A particular merit of this book can be seen in Seidensticker’s ability to strike a balance between the demands of popularization and those of scholarship, while dealing with the numerous controversial issues that surround the study of ancient theatre. He never plunges the reader into the minutiae of individual disputes, but constantly and firmly distinguishes among likely views, possible solutions, and frankly unsolvable problems that must remain open until further evidence turns up. His account is never bogged down by preconceived opinion: e.g. when he deals with the earliest shape of theatron and orchestra in the Theatre of Dionysus Eleuthereus, he is ready to accept the conclusion recently reached by most archaeologists that they must have been rectilinear. In fact, Seidensticker pays constant attention to archaeological and iconographical sources no less than to literary ones. The illuminating treatment of pantomimus and mimus for imperial Rome comes out of a similar historically conscious and prejudice-free approach. I would also praise the sensibility of many of his stances: e.g. fifth-century Athenian women apparently were not forbidden to attend dramatic festivals, but in fact many of them may have been kept at home by their fathers or husbands (pp. 33-34). See also the acute remark (p. 121) that Christian opposition to theatre was not in the least a battle against the obscene and irreverent or even blasphemous mimus.
The general reader may appreciate that quotations show up in moderate number and are always translated, well contextualized and to the point, while the specialized reader may rely on the correctness of all of them, as proved by double-checking. The inconsistency that can be found in some introductory works, i.e. the coexistence of exactly referenced with vague quotations, is here reduced to a bare minimum.3
I have very few objections. One concerns the link between Pisitratus, the beginning of dramatic productions at the Dionysia, and Thespis’ tragic performance in 534 BC (pp. 11, 14). A re-examination of the Marmor Parium (FGrHist 239), section 43 (= TrGF I DID D 1.43 = ib. 1 [Thespis] T 2) has shown that it provides evidence only for Thespis’ tragic activity about 534 BC, wherever that may have taken place, possibly in the Attic countryside (his native demos of Icaria is a good candidate); and that the addition ‘in the city,’ usually taken as a clue to the foundation of the City Dionysia, is Boeckh’s untenable supplement.4 Secondly, when the author deals with the theatre of Dionysus (pp. 22-32), he should report on the difficulties relating to the earliest setting of tragic performances in Athens (somewhere in the agora) and the chronology of their move to the southern slope of the acropolis.5 Thirdly, the statement (p. 75) that in that theatre the chorus used to enter into the singing and dancing place through the eisodos placed at the right hand of the audience—presumably based on a rigid interpretation of Poll. iv 126—cannot be accepted for the fifth century.6 Finally, on p. 90 it would be helpful, and consistent with the kind of information provided in Part 1 (p. 21), to go beyond the vague mention of Roman officials responsible for different festivals with dramatic performances, saying who precisely supervised what (i.e. the aediles curules were concerned with the ludi Romani and the ludi Megalenses, the aediles plebis with the ludi Ceriales and the ludi Plebeii, the praetor urbanus with the ludi Apollinares).7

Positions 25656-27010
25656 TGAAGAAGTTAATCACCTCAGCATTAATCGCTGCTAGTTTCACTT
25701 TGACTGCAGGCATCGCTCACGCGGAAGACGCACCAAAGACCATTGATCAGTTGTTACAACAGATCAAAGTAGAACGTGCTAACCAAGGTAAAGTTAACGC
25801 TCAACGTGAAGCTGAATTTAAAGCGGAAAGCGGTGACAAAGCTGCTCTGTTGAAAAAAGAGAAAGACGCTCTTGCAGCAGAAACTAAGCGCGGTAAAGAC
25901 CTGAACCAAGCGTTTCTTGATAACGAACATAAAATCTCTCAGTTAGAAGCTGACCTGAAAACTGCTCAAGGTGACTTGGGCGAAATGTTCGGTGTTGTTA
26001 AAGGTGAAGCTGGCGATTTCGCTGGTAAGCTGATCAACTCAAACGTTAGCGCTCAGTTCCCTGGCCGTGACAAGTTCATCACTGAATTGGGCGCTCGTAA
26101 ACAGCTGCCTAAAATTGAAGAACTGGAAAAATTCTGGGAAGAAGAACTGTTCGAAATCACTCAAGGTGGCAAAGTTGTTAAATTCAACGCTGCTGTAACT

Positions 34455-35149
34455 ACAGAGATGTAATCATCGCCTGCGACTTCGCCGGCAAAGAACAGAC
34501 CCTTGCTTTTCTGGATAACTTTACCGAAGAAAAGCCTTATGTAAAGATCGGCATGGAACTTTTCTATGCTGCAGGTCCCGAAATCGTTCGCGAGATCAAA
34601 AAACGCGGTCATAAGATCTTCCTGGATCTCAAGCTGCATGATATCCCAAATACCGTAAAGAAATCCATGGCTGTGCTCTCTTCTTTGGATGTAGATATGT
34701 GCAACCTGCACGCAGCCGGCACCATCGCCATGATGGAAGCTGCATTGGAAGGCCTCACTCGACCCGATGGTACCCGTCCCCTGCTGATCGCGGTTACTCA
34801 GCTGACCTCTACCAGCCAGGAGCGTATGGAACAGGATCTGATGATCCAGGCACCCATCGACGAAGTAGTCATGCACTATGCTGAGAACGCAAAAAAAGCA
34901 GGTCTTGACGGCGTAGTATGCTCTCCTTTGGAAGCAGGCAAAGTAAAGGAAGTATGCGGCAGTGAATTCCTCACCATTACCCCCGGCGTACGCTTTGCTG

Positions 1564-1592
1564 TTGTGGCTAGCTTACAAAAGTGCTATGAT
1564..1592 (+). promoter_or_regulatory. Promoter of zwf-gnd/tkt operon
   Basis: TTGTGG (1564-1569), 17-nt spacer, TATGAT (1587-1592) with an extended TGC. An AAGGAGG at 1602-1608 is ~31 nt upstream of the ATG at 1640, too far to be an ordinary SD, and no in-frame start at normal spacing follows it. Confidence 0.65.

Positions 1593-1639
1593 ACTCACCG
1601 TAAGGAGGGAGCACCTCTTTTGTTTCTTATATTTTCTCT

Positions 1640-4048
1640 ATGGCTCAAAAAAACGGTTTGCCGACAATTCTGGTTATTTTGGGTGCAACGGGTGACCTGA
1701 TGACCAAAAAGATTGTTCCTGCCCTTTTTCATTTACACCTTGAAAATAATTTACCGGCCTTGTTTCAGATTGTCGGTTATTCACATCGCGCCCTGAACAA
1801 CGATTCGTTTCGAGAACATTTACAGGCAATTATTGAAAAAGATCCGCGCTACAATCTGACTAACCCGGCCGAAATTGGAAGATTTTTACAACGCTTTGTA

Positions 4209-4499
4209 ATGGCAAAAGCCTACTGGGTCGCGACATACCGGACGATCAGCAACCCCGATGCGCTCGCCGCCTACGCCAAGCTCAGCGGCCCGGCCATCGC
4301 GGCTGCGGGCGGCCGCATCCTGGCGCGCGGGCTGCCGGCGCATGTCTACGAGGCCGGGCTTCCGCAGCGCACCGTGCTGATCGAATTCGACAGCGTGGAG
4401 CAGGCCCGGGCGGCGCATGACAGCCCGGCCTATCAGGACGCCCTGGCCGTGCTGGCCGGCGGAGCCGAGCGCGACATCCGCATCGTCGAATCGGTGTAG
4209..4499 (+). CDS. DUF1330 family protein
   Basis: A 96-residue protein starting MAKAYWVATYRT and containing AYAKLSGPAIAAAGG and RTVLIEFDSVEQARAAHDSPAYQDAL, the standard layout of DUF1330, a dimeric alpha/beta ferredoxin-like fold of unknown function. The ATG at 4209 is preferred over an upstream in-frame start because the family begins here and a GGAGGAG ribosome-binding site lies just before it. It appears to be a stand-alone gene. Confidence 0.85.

To conclude, this book can be recommended not only to the general public, but also to a more specialized readership inside as well as outside the German-speaking area.
1. I could spot only few misprints: p. 76 read schémata; p. 78 read phorbeiá; p. 107 read ‘ausspeien;’ on p. 43 either by misprint or lapsus the chronology given for Phrynichus is one century earlier than it should be.
2. Pp. 46, 61 cf. O. Taplin, The Stagecraft of Aeschylus. The Dramatic Use of Exits and Entrances in Greek Tragedy, Oxford 1977, 28-39; contra e.g. M. Revermann, Comic Business: Theatricality, Dramatic Technique, and Performance Contexts of Aristophanic Comedy, Oxford 2006, 46-65.
3. Add these references: p. 12, Plut. Mor. 364d, 365a; p. 81, Arist. Probl. 922a 1-20.
4. W. R. Connor, ‘City Dionysia and the Athenian democracy’ C&M 40 (1989) 7-32, especially 26-32.
5. J. Travlos, Pictorial Dictionary of Athens, New York and Washington 1971, 537; H.-J. Newiger, ‘Zwei Bemerkungen zur Spielstätte des attischen Dramas im 5. Jahrhundert v. Chr.’ WSt n.s. 10 (1976) 80-92; F. Kolb, Agora und Theater, Volks- und Festversammlung, Berlin 1981, 20-61; R. Rehm, The Play of Space. Spatial Transformation in Greek Tragedy, Princeton and Oxford 2002, 43-44.
6. Eisodoi were used, at least in fifth-century drama, without any fixity as ways to and from off-stage places as defined by the play itself: see e.g. Taplin, Stagecraft, 449-451, V. Di Benedetto/E. Medda, La tragedia sulla scena. La tragedia greca in quanto spettacolo teatrale, Torino 1997, 12, D. Wiles, Tragedy in Athens. Performance Space and Theatrical Meaning, Cambridge 1997, 133-135.
7. W. Beare, The Roman Stage. A Short History of Latin Drama in the Time of the Republic, London 19643, 162.